How do you see changes, how does your horse?


Well-Known Member
Mar 15, 2008
Open for discussion.

Now some of you may know mine was split up from her buddy-I did a heart verses head do I buy them purely as I "assumed" mine wouldn't cope-in fact it more likely to be me that didn't want to see him go!
Within 48 hours she was off with another one. Or should I say (because I spent two hours watching) that the new friend selected her. Nickered came over, sniffed me, nibbled her and grazed.
She hadn't been hanging by the gate, which the buddy usually did for her.

Yesterdsy one was sold and part of the group were unsettled apart from mine. She then acquired four friends stuck to her butt!

So how do you manage with any comings or goings? Calm, worried etc.
Your horse?

Happy chatting :biggrin:


New Member
Mar 23, 2012
Gateway to europe
Ha! ha! I suspect Tilly is one of lifes survivors:smile:

Mine are all different. Cherie is like Tilly but not fussy about the boys. The only thing she is attached too is me.

Evie has a long memory and sulks and gets depressed when a horse leaves.

Summer is happy to cling to whoever will take her lol.


Well-Known Member
Feb 8, 2012
My boy is quite high in the pecking order of the herd (he likes to think he is the leader but I know a couple of others put him in his place sometimes) and I think he is the bravest! So any new arrivals or anything strange going on in the field he is first one there to say hello or investigate. Unfortunately he does seem to take an instant dislike to some horses, but luckily he isn't a massive bully, he just won't hang around with them. And then others he loves very much! He has a best friend in the field who he chills with and grooms sometimes, then he has his little group he will play with, and then the few who he isn't very fond of for whatever reason.

And there is a little mare he really likes for some reason! He has never been kept near her or anything but when I lead him past her he is always really interested in her! And if we ever ride together he always acts so sassy lol, showing off to her I'm sure! He called to her once and she completely ignored him haha


lifelong sufferer of restless brain syndrome
Oct 28, 2004
New Zealand
Mouse has changed herds and fields quite a lot but he always seems to take it in his stride. He's usually at the bottom of the pecking order ((though he's thoroughly enjoying himself at the moment cos he's actually got one horse he can bully!)) but as long as he has at least one buddy ((and for Mouse a "buddy" is basically anyone who doesn't beat him up :giggle:)) he's fine. His first best buddy was Bonsai foal, I would have described them as inseparable because they were always tied at the hip, and when Bonsai went away to be weaned I was worried that Mouse would be upset. Needless to say, after one day of calling for Bonsai and searching the field for him, he got over it and moved on. He deals with field changes the same as herd changes, if there's food and he still gets his twice-daily visits from Mum, he'll survive :happy:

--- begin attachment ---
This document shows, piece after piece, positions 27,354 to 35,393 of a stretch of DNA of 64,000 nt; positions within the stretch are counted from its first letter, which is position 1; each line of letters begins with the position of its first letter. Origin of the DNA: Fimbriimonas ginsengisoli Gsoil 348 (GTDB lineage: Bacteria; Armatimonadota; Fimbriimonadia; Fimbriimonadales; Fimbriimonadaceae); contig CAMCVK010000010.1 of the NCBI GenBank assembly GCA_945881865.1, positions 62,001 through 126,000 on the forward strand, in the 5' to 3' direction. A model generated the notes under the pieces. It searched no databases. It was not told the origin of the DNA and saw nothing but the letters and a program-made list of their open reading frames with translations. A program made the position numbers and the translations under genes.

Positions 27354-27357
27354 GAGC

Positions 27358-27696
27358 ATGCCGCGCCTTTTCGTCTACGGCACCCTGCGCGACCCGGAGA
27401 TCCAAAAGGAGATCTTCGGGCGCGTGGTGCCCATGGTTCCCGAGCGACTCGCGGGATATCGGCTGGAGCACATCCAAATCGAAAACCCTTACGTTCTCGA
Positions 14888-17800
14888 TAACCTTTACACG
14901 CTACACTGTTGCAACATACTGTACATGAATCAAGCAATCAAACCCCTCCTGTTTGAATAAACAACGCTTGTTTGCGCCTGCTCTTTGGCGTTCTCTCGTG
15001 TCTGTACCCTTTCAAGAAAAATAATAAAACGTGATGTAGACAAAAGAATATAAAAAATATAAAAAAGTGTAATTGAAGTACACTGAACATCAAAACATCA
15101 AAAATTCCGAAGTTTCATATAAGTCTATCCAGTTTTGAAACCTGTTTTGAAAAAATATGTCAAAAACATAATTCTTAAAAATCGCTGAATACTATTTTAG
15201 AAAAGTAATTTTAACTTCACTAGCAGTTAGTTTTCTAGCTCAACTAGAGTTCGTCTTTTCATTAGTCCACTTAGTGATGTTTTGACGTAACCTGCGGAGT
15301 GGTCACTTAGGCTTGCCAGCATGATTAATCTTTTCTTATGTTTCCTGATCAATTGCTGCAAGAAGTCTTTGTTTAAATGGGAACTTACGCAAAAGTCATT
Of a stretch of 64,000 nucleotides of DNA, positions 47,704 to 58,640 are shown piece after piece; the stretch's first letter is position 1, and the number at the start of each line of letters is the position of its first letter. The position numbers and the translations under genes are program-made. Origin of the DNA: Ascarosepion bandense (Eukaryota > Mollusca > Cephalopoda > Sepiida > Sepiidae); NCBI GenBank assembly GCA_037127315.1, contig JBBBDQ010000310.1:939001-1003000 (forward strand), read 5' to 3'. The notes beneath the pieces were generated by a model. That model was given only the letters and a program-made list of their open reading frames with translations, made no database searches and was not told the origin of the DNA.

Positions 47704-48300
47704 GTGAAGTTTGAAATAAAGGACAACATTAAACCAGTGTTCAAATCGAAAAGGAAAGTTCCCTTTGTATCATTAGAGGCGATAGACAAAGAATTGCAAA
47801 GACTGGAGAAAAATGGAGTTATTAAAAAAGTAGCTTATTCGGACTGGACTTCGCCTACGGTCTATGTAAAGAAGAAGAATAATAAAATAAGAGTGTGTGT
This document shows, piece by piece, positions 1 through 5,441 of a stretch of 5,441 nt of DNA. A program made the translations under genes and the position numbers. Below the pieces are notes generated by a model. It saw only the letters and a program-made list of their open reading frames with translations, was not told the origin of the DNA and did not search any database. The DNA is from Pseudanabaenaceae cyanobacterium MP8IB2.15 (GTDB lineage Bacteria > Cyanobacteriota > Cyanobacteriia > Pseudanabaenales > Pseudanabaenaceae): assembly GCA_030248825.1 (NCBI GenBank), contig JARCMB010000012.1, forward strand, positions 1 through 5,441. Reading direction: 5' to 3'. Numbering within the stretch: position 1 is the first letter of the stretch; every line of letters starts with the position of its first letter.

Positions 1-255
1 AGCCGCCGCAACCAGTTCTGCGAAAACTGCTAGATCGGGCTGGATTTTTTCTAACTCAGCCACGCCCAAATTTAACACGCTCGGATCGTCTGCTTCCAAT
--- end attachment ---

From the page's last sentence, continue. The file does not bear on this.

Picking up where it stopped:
With out my boys life would be bland
Apr 16, 2009
Mine are on their own individual turn out but together if you know what I mean. Ginger and I are away at camp for to days OH went to check on Chanter and gave him some more grass and he was fine. He calls a bit but settles down.

I think he knows he is coming back so not worried. they don't seam to care who is in the fields next to them at all.

I separate them a lot.


Active Member
Dec 30, 2006
Joy gets very unsettled and pushes her luck with humans when field mates changed as she tried to work out her place in the herd. It was always harder for her though. Before I bought her she was on working livery, kept in a large herd in a large field but corralled with a smaller varying selection (depending on who was being used for lessons) during the day. It was in the corral that she was bullied, kept from hay and water from the others, but when in the field this was never a problem as she kept out of the way and just binge ate!

When I bought her, she had lots of weight to lose and so needed restricted grazing on a small paddock and in a small herd of 4 continuous companions, sometimes with her and her buddy further restricted as she is an exceptionally good doer and her buddy had a rotated pedal bone through laminate and at exceedingly high risk. In those 8 months she learnt to talk horse and interact as part of a herd and to trust again.

Then I moved yards for the first time. Joy went to being one of only 3. She initially took the mick with me and as a first time owner if only 8 months I felt sorry for her and let her get away with things. This confused her even more and in hindsight I should have continued with the same boundaries and expectations so I could remain her one constant in life, the one thing she could be sure of.

After only 6 weeks, Joy became very attached to her 2 herd members and was thrown into a fizz when they moved to another yard across the lane for more facilities. I had learnt my lesson and continued to have consistent expectations of her and be firm to enforce them. She was unsettled trying to get used to the 2 new herd members that came in, and then again what a 3rd temporary pony came too.

I was lucky enough to get offered to rent the field myself to call the shots. Trouble was, the people owning the 2 herd members then wanted to get a third and bought something totally unsuitable, Shetland stallion which they believed was a gelding! I called the lady with the original 2 I moved on with in that field initially and put Joy back on with them for a week until the liveries left taking all 3 ponies. So I had the choice of putting Joy back on my field and hoping I could find suitable liveries quickly as she'd be kept alone, or I'd met a lady on the yard with more facilities who had a horse very similar to Joy and was on her own and she suggested we share. So that's what I did. It was just Joy and Ami and they were good together. 6 months later, they moved and my friend with the 2 Joy was originally bonded to wanted to share. I'd realised by this time she was a serial yard hopper (in the year id known her she had moved 4 times!) and asked her seriously if she'd be staying as I didn't want Joy mucked about. After only 1 week, she gave a months notice as she wanted to move again! It was then that I was offered Little Un on loan as a companion so Joy wasn't always going through upheaval. Here we are still, 5 years in from that.